Signs of Diarrhea

When it comes to diarrhea, parents sometimes have a hard time knowing what they're dealing with because infants' stools are naturally loose. But looking for subtle changes in a baby's poop is often a waste of time, Steinmetz says.

"Blow-out diarrhea that goes up the back is not that subtle," he says. And it's just the kind of outburst that is common when diarrhea strikes very young children.

Call your doctor right away if there is diarrhea, especially with newborns, Wible advises. It can signal something more serious, such as a virus or other systemic illness dangerous for very young children.

What Does Color Mean?

Baby poop changes color and it's a constant concern for parents. But for the most part, it needn't be.

"Color has not much to do with anything except the transit time of food [in the baby's system] and the bile coming through the GI tract," Steinmetz says.

The poop color timeline works like this: Yellow means milk is moving through the baby's system quickly. When the process slows down, poop becomes green -- and can unnecessarily worry parents. Even slower, poop turns brown.

"That's why infants often have yellow stools, because they have a very fast transit time," Steinmetz says.

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Colors of Concern

The main colors that should concern a parent and prompt an immediate call to the pediatrician are white, red, and black.

White poop can indicate an infection or a problem with bile, which is a fluid produced by the liver that aids digestion. Black is a sign of digested blood in the gastrointestinal (GI) tract, and red indicates fresh blood that could be coming from the colon or rectum.

Sometimes, however, breastfeeding newborns whose mothers' breast skin is cracking swallow their mother's blood while feeding, which comes through their stool, Wible says.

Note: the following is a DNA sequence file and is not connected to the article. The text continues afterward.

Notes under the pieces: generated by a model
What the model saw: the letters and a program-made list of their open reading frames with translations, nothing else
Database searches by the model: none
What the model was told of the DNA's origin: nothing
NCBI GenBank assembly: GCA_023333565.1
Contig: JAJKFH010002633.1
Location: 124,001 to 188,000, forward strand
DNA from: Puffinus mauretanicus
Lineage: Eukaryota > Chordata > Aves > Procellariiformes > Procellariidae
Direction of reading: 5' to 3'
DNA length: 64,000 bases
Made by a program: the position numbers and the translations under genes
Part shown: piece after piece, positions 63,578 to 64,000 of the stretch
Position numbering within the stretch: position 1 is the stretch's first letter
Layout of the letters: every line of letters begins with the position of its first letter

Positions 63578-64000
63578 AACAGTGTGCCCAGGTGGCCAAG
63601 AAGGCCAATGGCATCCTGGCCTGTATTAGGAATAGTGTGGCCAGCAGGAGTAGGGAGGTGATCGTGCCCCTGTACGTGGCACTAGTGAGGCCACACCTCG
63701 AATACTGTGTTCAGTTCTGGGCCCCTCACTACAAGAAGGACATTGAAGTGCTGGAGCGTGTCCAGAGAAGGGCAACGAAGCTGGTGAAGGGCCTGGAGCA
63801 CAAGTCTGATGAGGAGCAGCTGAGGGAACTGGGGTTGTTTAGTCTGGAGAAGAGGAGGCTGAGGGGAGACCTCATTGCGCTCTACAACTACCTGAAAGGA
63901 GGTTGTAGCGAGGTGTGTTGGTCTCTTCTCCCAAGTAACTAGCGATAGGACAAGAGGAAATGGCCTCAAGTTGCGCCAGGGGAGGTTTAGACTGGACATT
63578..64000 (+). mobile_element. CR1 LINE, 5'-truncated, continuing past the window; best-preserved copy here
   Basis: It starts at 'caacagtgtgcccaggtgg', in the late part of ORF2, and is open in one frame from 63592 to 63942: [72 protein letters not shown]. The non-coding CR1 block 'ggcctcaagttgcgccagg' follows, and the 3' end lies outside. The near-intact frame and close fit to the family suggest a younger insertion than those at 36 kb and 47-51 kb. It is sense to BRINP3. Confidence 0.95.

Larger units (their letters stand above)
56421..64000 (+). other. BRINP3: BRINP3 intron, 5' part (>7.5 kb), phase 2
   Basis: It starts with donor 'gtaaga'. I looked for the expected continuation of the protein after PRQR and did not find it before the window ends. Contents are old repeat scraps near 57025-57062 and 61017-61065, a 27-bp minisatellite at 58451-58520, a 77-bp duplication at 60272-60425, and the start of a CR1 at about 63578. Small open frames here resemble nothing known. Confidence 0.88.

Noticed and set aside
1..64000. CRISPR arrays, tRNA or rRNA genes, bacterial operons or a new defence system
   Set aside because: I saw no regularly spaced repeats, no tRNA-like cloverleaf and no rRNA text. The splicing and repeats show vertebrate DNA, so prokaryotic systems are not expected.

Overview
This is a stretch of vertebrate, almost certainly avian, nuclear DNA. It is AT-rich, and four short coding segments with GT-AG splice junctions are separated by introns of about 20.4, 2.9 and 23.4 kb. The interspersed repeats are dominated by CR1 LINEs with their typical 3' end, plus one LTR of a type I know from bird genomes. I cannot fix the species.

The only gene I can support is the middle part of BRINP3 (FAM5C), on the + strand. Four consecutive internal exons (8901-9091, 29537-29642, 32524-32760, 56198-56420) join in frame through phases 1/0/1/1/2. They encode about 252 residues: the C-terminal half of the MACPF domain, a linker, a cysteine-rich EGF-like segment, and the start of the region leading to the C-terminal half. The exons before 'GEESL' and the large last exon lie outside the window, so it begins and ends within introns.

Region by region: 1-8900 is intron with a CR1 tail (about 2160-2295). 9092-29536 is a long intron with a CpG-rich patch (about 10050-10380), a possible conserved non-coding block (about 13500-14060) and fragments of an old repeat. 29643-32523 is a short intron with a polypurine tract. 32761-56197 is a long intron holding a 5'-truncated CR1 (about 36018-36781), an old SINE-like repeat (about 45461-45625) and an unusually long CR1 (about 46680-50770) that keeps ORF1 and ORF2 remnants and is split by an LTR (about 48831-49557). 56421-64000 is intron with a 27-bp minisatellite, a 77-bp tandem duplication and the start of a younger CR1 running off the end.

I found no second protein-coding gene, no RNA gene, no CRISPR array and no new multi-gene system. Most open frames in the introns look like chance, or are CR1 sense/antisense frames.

That's no cause for alarm, and your doctor may be able to perform a test to tell who the blood belongs to.

Occasionally, green, mucus-like poop can be caused by a virus commonly seen in babies. If your child has green poop and symptoms of diarrhea, fever, or irritability, call your pediatrician.

Solid Food and the Changes They Bring

When your child begins eating solid food, expect a firmer consistency and a change in the color of your child's poop, notes Wible.

"How it will change is unpredictable, but it will change," he says.

In general, it's a good idea to pay attention to the contents of your baby's diaper, as long as you keep it in perspective, Steinmetz says. Typical signs of an issue of real concern -- blood in the stool, vomiting blood, abdominal distention -- are hard to miss.

Still, if an issue is keeping you up at night, don't hesitate to call your doctor's office.

WebMD Feature Reviewed by Jennifer Shu, MD on September 15, 2015

Sources

SOURCES:

Kenneth Wible, MD, associate professor of pediatrics, University of Missouri; medical director and pediatric care center section chief, general pediatrics, Children’s Mercy Hospitals and Clinics.

Barry Steinmetz, MD, pediatric gastroenterologist, Miller Children's Hospital Long Beach, Long Beach, Calif.